Be who you are and take responsibility for the choices that you make.  I can reach out, or I can be selfish.  I can be kind, or I can be mean.  I can be accepting, or I can be critical.  Those are choices I make, and I will have to live with the consequences of those choices.  The only person I can really change is me.

Agree to disagree with those who have different opinions.

Our closest friends hold completely different political opinions than we do, and we’re both pretty passionate about them. That hasn’t been a problem for us because we know that disliking an opinion is not the same thing as disliking a person.  I know that our friends love America and want only what is best for this country, just as we do.  We just see different ways of getting there.  Respect and compromise are essential to extraordinary relationships.

 Stop comparing yourself to others.

We’re all different. Those differences contribute to our uniqueness.  Jealousy and envy are corrosive elements that bring only damage. Would you really want to be one in a batch of clones?

Reach out to others.

Almost everyone has felt shy, nervous, and insecure at some point or another.  Be alert to your surroundings, and if you see someone looking that way, rescue him or her with an open-ended question.  You never know; you might develop a wonderful new relationship.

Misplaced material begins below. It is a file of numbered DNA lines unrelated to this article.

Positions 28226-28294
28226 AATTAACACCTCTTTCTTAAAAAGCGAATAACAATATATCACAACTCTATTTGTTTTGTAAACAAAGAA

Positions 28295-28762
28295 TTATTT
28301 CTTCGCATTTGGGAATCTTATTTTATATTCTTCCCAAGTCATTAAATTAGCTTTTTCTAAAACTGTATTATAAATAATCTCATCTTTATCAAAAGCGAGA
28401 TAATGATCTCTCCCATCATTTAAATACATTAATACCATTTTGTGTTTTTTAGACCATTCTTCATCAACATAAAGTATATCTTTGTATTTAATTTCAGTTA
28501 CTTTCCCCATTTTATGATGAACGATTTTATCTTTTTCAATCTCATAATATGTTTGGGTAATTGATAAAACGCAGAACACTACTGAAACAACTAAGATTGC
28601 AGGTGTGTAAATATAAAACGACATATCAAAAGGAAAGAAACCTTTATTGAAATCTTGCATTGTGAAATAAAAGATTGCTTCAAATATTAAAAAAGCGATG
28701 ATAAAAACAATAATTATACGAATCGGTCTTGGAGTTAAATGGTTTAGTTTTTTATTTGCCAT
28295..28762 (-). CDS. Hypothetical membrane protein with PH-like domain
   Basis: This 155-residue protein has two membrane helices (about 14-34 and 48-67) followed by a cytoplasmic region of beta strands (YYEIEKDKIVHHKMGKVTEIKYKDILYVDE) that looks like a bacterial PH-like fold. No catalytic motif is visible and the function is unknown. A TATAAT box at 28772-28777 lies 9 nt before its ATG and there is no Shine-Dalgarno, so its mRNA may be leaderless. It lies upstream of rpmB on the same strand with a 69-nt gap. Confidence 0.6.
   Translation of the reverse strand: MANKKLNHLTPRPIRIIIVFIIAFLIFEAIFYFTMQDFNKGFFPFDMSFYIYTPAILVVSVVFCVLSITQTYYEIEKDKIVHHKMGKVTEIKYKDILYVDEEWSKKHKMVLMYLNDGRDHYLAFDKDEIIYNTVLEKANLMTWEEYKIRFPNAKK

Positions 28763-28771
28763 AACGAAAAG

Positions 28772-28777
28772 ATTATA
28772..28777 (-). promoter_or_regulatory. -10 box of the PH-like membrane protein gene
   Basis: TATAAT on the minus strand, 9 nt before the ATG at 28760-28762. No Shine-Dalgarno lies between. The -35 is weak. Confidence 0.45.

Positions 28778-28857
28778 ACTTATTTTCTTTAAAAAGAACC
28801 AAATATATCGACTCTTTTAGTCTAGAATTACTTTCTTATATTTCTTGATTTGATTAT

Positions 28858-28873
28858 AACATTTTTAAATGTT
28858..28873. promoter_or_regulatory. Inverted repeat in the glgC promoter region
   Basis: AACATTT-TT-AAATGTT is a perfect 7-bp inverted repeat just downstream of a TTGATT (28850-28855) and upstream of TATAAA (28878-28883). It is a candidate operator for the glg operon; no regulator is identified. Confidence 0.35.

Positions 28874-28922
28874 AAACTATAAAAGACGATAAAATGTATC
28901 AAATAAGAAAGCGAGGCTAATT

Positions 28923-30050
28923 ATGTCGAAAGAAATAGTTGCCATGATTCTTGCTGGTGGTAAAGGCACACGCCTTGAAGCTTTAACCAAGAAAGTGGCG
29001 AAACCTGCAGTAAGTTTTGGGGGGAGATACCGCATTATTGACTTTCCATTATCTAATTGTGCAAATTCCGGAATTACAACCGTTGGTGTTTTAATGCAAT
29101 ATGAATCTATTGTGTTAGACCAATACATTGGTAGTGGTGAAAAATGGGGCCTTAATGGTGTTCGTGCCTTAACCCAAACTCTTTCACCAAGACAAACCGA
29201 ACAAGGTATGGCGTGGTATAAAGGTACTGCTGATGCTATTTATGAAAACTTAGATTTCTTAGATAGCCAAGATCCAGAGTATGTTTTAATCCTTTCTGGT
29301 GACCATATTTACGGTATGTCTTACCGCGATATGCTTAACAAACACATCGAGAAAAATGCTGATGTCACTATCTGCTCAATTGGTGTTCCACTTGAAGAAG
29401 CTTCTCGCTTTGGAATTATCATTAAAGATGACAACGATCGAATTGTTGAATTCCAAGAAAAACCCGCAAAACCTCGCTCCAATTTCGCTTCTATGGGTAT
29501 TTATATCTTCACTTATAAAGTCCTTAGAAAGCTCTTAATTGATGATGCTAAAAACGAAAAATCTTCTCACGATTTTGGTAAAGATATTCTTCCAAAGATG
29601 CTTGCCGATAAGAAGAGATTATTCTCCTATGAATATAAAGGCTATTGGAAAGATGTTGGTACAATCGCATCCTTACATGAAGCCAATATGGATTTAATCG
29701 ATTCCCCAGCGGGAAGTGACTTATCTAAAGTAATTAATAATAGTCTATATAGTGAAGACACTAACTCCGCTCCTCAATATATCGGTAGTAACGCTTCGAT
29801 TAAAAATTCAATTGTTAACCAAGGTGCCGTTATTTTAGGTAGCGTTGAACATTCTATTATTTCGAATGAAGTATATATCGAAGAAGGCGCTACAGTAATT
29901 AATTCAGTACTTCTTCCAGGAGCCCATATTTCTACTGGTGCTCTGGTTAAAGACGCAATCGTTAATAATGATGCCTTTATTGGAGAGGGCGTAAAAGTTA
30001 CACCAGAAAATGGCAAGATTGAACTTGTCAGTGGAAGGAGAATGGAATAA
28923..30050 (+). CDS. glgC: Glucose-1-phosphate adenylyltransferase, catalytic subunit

Disengage from toxic and negative relationships.

If you have done everything you can to create an extraordinary relationship, and it is still sucking the life out of you, give it up and reclaim your life. Interactions with people who bring only negative energy are harmful and should be avoided as much as possible.  If you must see that person, do it as infrequently as possible.

 Be positive.

Welcome others with a smile.  It makes you more approachable.  Focus on happy things that make you feel good.  After all, that’s what retirement is all about!

 

Retirement is wonderful. It’s doing nothing without worrying about getting caught at it—Gene Perret

Dixie

writers @richlyaged.com

 

Health: an unexpected reason for retirement.

My Unplanned Retirement Story: Health

Dixie's Floating Home on the Columbia River
Our Floating Home on the Columbia River

I retired at age 57. As I said, I’m 72.  I didn’t plan to retire then.  Unplanned retirement reason? Health. Continue reading Health: an unexpected reason for retirement.